S. - Georgia
to a HD 98.3 radio interview with Julia and Helen about their
'Make A Wish' trip.
Julia can say, "I just met President Bush at the White
By Trent Butler
Published: Sep 18, 2007 at 9:55 AM EDT
like any other third grader, Julia Smith spends part of
the afternoon in the kitchen finishing her homework.
her class-mates at Augusta Prep won't be able to compete
during show and tell next week.
Julia remembers what happened when her Mother
told her she was headed to the White House.
"I was really excited, I was jumping up and
down. And what happened? I hit my head on the car seat".
this was a happy bruise. Julia has to limit her physical activity
since she has a rare blood disorder, called Glanzmann's Thrombasthenia.
She is missing a protein, which allows her blood to clot. That
means, Julia has a higher risk of nose bleeds, even internal bleeding.
Contact sports are out, but tennis and swimming are allowed. So
is, a visit with the leader of the free world, after Julia told
her mother, about her big future plans.
"Well, you know, Mom, I want to be President
when I grow up. I want to meet the President of the United States
and spend the night in the White House."
once in a lifetime experience, Julia's mother will continue her
quest to raise money for a scientist, who's making progress in
finding a cure for GT. Helen
Smith adds, "Once I discovered a researcher at the Medical
College of Wisconsin, who was actively searching for a cure, and
having some good luck with it, I decided, what I needed to do
was, raise some money for him, help him out."
If you'd like to donate, or get more information,
we've provided a link in this story.
During their White House visit, Julia and her
family presented President Bush with a shirt from the Augusta
Before going, Julia put together a list of questions
for the President, including, "How many times a day do you
shake someone's hand?", and "Can you make yourself a
sandwich in the middle of the night if you get hungry, or does
someone else make it?"
Sunday, February 5, 2006
starts nonprofit to fight disease
By Charmain Z. Brackett
never thought she'd champion a cause until her daughter, Julia,
Julia, 7, has a rare blood disorder called Glanzmann's thrombasthenia.
Mrs. Smith, through the Glanzmann's Research Foundation, a nonprofit
organization she founded, helps raise money for research to find
year she was born, there were only 200 reported cases"
of the disease, said Smith, whose organization will be the
beneficiary of a fundraising dinner at the National Science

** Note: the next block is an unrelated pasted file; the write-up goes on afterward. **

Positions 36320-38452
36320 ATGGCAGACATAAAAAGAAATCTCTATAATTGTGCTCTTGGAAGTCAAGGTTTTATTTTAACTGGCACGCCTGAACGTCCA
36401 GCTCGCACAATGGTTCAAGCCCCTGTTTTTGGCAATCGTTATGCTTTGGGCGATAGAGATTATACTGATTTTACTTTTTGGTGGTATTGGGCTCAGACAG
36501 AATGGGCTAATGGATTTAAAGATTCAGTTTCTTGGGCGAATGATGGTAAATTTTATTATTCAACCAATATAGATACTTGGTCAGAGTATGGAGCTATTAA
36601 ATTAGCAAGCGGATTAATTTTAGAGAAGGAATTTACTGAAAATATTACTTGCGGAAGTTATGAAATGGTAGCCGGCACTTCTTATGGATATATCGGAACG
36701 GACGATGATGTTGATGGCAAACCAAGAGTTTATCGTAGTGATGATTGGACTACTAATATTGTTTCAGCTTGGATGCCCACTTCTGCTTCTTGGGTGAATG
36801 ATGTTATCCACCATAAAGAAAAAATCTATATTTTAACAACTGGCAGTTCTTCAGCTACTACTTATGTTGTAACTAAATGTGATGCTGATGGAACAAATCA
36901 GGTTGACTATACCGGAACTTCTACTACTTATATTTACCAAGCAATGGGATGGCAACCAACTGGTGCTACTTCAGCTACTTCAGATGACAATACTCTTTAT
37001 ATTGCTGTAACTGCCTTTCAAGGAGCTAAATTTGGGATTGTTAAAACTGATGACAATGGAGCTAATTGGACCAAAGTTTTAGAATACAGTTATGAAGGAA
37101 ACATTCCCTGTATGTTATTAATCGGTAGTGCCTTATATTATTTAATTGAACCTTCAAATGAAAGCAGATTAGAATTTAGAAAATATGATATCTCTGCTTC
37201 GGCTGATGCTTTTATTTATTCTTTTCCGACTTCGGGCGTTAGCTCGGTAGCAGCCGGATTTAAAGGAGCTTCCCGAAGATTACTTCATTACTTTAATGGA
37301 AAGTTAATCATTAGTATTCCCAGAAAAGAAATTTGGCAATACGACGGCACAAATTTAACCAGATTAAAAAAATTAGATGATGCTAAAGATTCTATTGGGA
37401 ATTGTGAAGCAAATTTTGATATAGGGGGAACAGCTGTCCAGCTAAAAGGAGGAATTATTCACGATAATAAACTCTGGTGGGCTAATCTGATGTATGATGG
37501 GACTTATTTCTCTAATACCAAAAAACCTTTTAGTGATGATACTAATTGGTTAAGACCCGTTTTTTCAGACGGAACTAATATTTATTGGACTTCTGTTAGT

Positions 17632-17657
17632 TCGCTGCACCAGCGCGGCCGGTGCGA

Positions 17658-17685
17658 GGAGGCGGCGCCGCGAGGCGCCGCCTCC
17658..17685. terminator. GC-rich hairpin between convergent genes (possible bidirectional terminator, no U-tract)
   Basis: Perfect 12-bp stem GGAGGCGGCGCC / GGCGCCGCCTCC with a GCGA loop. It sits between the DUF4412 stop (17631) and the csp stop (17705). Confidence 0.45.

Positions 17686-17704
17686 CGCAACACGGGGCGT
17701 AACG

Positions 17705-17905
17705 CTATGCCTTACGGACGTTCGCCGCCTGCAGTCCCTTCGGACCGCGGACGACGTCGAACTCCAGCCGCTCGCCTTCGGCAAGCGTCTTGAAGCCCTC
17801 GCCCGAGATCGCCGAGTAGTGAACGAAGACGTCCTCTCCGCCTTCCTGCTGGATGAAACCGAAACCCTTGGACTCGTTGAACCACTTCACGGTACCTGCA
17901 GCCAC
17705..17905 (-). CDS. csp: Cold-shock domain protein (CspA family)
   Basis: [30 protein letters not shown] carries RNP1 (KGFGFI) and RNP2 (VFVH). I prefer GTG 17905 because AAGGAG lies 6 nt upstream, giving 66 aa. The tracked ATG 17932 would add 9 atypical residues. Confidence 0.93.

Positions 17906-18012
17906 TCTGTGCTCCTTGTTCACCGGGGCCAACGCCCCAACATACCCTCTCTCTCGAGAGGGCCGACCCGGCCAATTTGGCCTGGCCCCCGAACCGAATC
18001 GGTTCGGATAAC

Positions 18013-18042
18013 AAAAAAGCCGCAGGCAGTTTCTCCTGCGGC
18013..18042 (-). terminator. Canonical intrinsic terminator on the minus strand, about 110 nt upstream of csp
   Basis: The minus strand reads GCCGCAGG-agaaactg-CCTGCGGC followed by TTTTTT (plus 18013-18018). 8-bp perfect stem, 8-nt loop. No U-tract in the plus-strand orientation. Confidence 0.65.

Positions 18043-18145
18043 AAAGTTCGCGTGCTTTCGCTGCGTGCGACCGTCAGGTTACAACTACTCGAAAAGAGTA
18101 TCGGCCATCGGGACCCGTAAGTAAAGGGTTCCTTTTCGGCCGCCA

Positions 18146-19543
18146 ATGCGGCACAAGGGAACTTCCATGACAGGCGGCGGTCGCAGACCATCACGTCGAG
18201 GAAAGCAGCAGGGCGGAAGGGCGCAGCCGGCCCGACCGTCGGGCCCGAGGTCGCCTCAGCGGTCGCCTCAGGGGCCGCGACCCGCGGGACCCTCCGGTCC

Center's Fort Discovery in March. The event will feature
a silent auction with items such as a celebrity hunting
was diagnosed with the disease when she was about 6 months
some complications when Julia was born, and she spent the first
two weeks of her life in intensive care.
was covered in bruises" after birth, Mrs. Smith said.
tests didn't show anything, she said.
At the time,
Smith and her husband, Dr. Alan Smith, were living in Birmingham,
Ala. The family returned to Augusta to visit Mrs. Smith's parents.
visit, Smith was awakened in the middle of the night by her daughter's
cries. When she went to check on Julia, she found her covered
in blood from a simple scratch on her face.
Anne Proctor, worked at the Medical College of Georgia's pathology
lab. Mrs. Smith took her daughter to MCG and asked that every
test be done to find out why Julia bled so profusely.
moved back to Augusta the next month.
was told what was wrong with her daughter, that people with GT
are missing a protein that helps blood to clot, she wanted to
learn more about the disease.
a blurb in the back of a medical journal, and that was it,"
She said she
spent a lot of time on the Internet putting her e-mail address
and phone number on the registries of different sites for people
with rare disorders in the hopes of locating someone else with
In the summer
of 2001, a grandmother of a GT patient from Ohio contacted Smith
and gave her $1,500 that she had raised through bake sales and
softball tournaments. The woman wanted the money to help others
with GT, Smith said.
Smith thought she'd donate the money to a hemophilia research
foundation, but then discovered that Dr. David Wilcox, of the
Medical College of Wisconsin, was conducting research on GT. That,
she said, spurred her to start the nonprofit.
few treatments for the disorder, she said, and the ones that do
exist are costly and some have their own dangers. Treatments include
bone marrow transplants and platelet transplants. The Smiths have
tried one medication, but a three-day supply is $20,000.
frequent nosebleeds, and she can't walk for a long time or take
part in some types of physical exercise because she bleeds behind
past few years, Smith has worked on several fundraisers for the
golf tournament nearly five years ago raised $5,000, and almost
all of the proceeds go directly to Wilcox's research.
the fundraisers and talks about the progress of his research.
GT and their family members stay connected through the foundation's
Web site, www.glanzmanns.com.
that there will be a cure for GT.
excited about that," she said. "I hear about things
and feel I can help make a difference. We're going to conquer
it, get rid of it. I'm sure of it."
story was first written by Staff Writer Lisa M. Lohr
of the Augusta Chronicle on Thursday, September 6, 2001.
first glance, Julia Smith's curly golden hair, huge blue
eyes and Cupid's bow lips bring to mind a life-size porcelain
the bruises that dot the 2-year-old's body from head to
toe tell a different story. Julia